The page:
Game Reviews

Secret Files Tunguska

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| Secret Files: Tunguska
Secret Files Tunguska
| Secret Files: Tunguska

Let me make this clear from the off. Secret Files Tunguska is not an amazing game.

It's not going to show up in the history books of important and critically-acclaimed point-and-click adventures alongside Gabriel Knight, Broken Sword, and Grim Fandango. You'll probably forget all about it as soon as the credits roll.

For starters the dialogue is stilted and unnatural. That might be a symptom of converting everything from German to English, or maybe the translators just didn't have much to work with in the first place.

This is, after all, a rather paint-by-numbers storyline about overthrowing corrupt corporations and uncovering secret conspiracies (this time, it's got something to do with the mysterious real-world Tunguska explosion of 1908).

We get bland generic gal hero Nina who teams up with bland generic guy hero Max to defeat scenery-chewing villain types. And there's only a smidgen of humour to lighten the mood.

Tell no one

Secret Files Tunguska feels like a half-hearted attempt to ape Broken Sword, but without the wit, charm, or grand sense of adventure seen in Revolution's iconic point-and-click.

The two games do share a love of travel, though. As you play through Tunguska you'll visit a castle in Ireland, an asylum in Cuba, the icy depths of Antarctica, and loads more besides. As soon as you get bored of one locale you're whisked off to another.

And each place is packed to the gills with puzzles. Every situation calls for a new brain teaser. Nina is constantly stuffing items into her hip-hugging jeans. And every obstacle requires a convoluted five-step plan to overcome.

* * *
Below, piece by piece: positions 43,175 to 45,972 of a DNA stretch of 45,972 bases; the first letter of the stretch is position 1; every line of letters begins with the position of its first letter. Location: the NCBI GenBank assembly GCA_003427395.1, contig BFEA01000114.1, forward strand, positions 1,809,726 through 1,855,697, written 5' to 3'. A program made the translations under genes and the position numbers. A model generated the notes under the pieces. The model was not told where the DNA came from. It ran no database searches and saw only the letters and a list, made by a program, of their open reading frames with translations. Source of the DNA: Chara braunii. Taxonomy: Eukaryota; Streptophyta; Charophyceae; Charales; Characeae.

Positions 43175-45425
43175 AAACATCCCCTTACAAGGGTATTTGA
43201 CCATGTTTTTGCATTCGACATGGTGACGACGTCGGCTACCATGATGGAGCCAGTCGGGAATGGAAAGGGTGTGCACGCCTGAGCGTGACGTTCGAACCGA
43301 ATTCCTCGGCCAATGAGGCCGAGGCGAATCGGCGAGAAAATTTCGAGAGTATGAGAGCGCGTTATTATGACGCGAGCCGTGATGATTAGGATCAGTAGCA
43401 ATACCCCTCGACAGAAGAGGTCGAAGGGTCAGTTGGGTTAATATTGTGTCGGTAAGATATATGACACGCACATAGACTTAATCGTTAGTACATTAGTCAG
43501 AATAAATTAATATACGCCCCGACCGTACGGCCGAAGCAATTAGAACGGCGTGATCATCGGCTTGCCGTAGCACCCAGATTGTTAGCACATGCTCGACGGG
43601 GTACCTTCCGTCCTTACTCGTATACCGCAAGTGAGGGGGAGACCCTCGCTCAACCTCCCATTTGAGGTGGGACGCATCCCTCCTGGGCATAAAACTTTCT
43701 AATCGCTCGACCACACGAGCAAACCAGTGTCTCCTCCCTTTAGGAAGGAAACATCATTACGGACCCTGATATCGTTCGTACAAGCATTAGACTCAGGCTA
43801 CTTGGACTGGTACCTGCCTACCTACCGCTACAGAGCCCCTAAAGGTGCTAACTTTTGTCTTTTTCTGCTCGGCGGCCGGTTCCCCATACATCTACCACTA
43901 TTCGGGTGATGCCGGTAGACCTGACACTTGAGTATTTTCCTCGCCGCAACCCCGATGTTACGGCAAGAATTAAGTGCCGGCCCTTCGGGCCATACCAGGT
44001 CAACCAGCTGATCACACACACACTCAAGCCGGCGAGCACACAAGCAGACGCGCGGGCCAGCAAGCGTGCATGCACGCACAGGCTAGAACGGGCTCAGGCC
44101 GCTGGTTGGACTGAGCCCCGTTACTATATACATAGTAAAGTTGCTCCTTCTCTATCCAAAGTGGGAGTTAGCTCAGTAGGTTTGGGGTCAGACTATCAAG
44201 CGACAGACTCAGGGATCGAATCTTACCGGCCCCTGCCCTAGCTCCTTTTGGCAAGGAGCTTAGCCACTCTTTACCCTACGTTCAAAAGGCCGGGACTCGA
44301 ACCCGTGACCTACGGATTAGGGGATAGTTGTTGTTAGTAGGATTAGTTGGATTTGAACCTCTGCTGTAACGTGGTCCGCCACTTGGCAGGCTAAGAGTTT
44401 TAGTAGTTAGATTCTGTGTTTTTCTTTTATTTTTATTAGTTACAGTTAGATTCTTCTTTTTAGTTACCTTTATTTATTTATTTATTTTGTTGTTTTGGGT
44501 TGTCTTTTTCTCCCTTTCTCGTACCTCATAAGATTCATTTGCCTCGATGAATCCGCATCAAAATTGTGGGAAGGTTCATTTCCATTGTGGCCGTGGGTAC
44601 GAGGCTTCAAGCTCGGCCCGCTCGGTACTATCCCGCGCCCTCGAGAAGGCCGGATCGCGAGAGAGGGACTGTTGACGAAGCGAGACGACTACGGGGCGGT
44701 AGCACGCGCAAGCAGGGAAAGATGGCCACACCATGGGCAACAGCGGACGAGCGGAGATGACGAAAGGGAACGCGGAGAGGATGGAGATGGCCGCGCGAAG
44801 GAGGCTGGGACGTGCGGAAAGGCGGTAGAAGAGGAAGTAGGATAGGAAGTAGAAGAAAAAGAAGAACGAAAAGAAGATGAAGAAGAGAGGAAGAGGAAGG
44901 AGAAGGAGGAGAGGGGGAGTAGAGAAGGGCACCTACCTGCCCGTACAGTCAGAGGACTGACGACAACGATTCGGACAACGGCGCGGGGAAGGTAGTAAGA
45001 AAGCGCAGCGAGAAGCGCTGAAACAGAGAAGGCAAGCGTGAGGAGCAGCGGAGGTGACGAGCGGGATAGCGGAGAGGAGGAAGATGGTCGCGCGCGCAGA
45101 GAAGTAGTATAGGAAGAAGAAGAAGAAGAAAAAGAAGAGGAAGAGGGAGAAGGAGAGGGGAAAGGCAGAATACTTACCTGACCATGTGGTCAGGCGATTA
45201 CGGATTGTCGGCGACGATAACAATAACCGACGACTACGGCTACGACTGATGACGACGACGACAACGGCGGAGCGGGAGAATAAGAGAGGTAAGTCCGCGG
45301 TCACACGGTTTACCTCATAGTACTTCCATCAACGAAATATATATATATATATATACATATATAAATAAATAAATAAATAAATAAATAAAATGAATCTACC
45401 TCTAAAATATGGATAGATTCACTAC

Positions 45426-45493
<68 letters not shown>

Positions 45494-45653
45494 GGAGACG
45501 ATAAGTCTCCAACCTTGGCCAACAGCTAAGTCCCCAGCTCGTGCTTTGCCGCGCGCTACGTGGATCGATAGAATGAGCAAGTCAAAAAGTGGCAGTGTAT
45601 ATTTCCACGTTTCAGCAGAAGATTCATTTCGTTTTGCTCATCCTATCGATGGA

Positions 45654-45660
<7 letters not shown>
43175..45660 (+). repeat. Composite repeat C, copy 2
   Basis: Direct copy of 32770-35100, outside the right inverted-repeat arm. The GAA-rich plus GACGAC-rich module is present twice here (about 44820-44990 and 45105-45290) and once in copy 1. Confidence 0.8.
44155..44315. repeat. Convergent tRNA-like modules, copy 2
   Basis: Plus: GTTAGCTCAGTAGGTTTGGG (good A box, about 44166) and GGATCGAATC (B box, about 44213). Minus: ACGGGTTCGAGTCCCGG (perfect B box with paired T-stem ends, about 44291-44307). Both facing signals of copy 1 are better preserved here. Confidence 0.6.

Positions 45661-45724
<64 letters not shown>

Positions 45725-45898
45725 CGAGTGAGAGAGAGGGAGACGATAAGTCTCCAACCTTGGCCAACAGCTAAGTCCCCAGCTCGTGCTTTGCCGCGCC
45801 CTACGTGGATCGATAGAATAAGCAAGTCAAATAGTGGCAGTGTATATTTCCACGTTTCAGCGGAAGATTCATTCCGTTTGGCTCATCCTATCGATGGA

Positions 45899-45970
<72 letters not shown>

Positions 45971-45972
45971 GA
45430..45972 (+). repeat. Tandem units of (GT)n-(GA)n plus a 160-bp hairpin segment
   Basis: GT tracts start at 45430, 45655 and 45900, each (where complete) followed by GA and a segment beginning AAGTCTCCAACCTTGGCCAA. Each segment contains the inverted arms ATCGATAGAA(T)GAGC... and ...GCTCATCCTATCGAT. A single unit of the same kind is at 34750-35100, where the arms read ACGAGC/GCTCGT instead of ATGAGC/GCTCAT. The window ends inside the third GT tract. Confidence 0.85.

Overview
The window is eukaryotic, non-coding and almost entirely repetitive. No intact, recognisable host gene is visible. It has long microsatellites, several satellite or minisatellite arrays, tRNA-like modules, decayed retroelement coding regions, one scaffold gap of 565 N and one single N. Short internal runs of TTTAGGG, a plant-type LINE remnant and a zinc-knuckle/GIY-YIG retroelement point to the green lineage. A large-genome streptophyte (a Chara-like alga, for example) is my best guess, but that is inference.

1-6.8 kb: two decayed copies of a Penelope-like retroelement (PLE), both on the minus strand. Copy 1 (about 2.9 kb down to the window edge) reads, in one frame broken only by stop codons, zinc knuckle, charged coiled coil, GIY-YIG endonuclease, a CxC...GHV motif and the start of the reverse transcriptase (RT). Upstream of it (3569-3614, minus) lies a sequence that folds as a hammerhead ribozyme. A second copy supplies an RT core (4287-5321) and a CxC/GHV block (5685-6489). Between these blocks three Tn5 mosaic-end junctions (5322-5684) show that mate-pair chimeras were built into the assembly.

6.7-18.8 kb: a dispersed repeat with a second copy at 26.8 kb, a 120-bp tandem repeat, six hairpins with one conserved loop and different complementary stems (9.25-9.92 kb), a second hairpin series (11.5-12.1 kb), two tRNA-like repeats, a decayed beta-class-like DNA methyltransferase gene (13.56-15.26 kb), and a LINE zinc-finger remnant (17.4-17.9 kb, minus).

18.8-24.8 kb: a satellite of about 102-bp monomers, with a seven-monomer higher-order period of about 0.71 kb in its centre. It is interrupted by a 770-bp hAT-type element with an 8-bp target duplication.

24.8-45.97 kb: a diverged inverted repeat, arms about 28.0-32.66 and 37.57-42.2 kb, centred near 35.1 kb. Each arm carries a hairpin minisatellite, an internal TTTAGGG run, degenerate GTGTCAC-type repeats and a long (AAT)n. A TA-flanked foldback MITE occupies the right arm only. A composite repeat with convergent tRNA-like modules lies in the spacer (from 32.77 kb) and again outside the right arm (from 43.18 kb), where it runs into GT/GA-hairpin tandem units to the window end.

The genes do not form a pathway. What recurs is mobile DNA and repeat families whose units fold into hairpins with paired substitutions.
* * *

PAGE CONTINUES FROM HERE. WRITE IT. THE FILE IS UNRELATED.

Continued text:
In some games this might feel like an annoying barrier to the narrative, but as the plot and characters in Secret Files aren't particularly exciting, Tunguska works best when it's burying you with logical conundrums.

Most of them are pretty good, with the game subtly telegraphing the solutions through Nina's observations. And they often feel grounded: an early puzzle to fix a bike's inner tube reflects what you'd do if you got a puncture in the real world.

But others can be utterly bizarre - like sellotaping a phone to a cat to record a secret conversation.

Every now and then you'll get the sort of illogical and goofy puzzles we thought we left behind when Gabriel Knight 4 asked us to make a fake moustache from a handful of cat hair and a dollop of syrup.

Lips are sealed

But a good interface makes it effortless to try out your bizarre solutions. You can find hotspots by running your finger over the screen, or just tap a button to highlight all the objects you can interact with.

Plus Nina (and Max - sometimes you'll get to control both) will run to items of interest instead of slowly sauntering over. And they often keep useful notes on puzzles in a diary.

The only real issues come from the subtitles - you can't turn them off, they're peppered with grammatical flubs, and they sometimes don't match up with the voices at all.

Speaking of voices, you'll have to get over the fact that Nina Kalenkov - Berlin-born and of Russian descent - speaks with a perfect American accent.

You can change the language for the voices and subtitles independently. The game's got seven languages which is admirable, but it bloats the file size to a staggering 2.3GB.

All in all, Secret Files Tunguska is a pleasant if not terribly memorable game. It takes you on a globe-trotting adventure, and asks you to solve hundreds of puzzles - some smart, others a bit harebrained.

But with some stodgy and unimaginative writing, and a cast of bland characters, it won't be joining the adventure game hall of fame anytime soon.

Secret Files Tunguska

Secret Files Tunguska is an enjoyable adventure with some good puzzles and lots of locations. It's just not imaginative or exciting enough for a full reccomendation
Mark Brown
Mark Brown
Mark Brown is editor at large of Pocket Gamer